Monday Briefing

The National Rally party won a crushing victory in the first round of voting for the French National Assembly, according to early projections, bringing its long-taboo brand of nationalist, anti-immigrant politics to the brink of power. Final results from the Interior Ministry are expected to be released today.

Pollster projections, which are normally reliable, suggested that the far-right party would take about 34 percent of the vote, ahead of a coalition of left-wing parties, which was projected to take about 29 percent of the vote, and President Emmanuel Macron’s centrist Renaissance party and its allies, which was in third place with about 22 percent.

Turnout was high at about 67 percent, compared with 47.5 percent in the first round of the last parliamentary election in 2022. The two-round election will be completed with a runoff this coming Sunday between the leading parties in each constituency. The National Rally now looks very likely to be the largest force in the lower house, if not necessarily with an absolute majority.

What’s next: If a new majority of lawmakers opposed to Macron is ushered in, he will be forced to appoint a political adversary as prime minister. If no clear majority emerges, the country could be headed for months of political turmoil. Here are takeaways from the vote.

Analysis: Both France and the U.S. face nationalist forces that could undo their international commitments and pitch the world into uncharted territory, writes Roger Cohen, our Paris bureau chief.

Iranian voters used the country’s presidential election on Friday to signal their discontent with its system of clerical rule, trudging to the polls in record-low numbers to help two candidates limp to a runoff.

The final choice will be between a reformist former health minister, Dr. Masoud Pezeshkian, and an ultraconservative former nuclear negotiator, Saeed Jalili. Neither won more than 50 percent of the vote, which means it will take a runoff on Friday to establish who will tackle challenges like Iran’s struggling economy and the risk of a wider conflict in the Middle East.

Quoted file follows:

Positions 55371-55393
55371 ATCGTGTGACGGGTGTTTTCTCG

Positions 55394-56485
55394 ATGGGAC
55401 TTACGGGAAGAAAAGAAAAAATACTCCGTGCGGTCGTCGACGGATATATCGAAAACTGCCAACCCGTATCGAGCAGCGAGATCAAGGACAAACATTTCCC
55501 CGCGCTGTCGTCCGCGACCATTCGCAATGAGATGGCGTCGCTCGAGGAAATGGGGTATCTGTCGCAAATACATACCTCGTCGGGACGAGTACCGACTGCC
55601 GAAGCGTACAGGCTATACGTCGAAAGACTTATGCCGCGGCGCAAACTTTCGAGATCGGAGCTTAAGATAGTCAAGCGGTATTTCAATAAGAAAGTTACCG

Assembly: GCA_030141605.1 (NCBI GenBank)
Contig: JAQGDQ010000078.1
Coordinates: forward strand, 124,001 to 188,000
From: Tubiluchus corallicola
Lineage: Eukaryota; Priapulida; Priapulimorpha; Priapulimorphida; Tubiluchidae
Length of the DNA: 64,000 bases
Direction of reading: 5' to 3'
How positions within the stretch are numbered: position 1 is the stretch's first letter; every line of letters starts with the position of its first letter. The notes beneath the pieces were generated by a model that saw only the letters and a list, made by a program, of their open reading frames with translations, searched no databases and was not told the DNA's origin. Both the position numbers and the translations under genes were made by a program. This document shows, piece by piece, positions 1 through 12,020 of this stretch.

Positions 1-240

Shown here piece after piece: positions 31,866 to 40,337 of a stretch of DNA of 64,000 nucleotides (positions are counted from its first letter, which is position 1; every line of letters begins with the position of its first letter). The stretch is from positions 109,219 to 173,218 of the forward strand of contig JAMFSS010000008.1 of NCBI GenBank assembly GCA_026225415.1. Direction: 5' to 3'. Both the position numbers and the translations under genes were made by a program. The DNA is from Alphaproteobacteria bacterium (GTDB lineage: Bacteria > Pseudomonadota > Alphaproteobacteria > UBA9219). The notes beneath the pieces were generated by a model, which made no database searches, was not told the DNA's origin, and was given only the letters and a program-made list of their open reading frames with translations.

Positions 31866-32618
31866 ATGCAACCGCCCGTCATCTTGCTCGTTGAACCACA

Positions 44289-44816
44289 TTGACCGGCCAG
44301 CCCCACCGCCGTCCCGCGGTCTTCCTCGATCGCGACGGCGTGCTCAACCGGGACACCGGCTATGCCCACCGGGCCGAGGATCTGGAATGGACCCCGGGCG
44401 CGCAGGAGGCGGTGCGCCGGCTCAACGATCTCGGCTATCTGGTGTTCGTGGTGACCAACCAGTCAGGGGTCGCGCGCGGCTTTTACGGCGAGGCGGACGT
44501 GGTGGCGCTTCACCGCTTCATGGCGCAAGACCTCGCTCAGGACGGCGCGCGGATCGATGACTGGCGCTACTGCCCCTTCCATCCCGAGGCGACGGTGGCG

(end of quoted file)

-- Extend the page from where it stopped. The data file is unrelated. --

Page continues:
The campaign was notable for how openly the candidates attacked the status quo, but the turnout reflected pessimism that a new president could effect change: They must govern with the ultimate approval of Iran’s supreme leader, Ayatollah Ali Khamenei.

Go deeper: Here’s more about the initial candidates, and these are four takeaways from the election.

As they huddled at Camp David this weekend, President Biden’s family urged him to stay in the race despite Democratic anxiety about his disastrous debate performance, insiders said. While Biden’s relatives were acutely aware of how poorly he did against Donald Trump, they argued that he could still show the country that he remains capable of serving another term.

As he considers how to proceed, Biden’s advisers have been discussing whether he should hold a news conference or sit for interviews to defend himself and change the narrative, but nothing has been decided. The campaign scheduled what could be a critical call with its national fund-raising committee today to calm nerves and take temperatures.

Francesca Mari’s dad always remembered the journey he took through Europe when he was 14 — Switzerland and Italy, Lugano and Naples. Now, with Alzheimer’s claiming his memories, the pair tried to recreate it.

Wandering the alleys of Como, he exclaimed that the cobblestones resembled “embedded eggs.” “A perfect description,” Francesca writes. “We were a father and daughter navigating the world on indestructible eggshells.”

Next week, Netflix is introducing Japan’s first same-sex reality dating series, “The Boyfriend,” which follows nine men living in a luxury beach house outside Tokyo. Though public sentiment in Japan has moved toward support for gay and transgender people, the country lags other wealthy democracies in L.G.B.T.Q. rights.

The format of the show evokes Japan’s most popular romantic reality show, “Terrace House”: wholesome, mostly chaste and with as much focus on friendship and self-improvement as on romance.

Dai Ota, the show’s executive producer, said he wanted to “portray same-sex relationships as they really are,” as opposed to the exaggerated, stereotypical gay characters often depicted on Japanese television.

That’s it for today’s briefing. Thank you for starting your week with The Times. — Natasha

P.S. Over the last decades, dogs have gone from an academic afterthought to the new “it” animal for research, Emily Anthes writes in The Morning.

Reach Natasha and the team at

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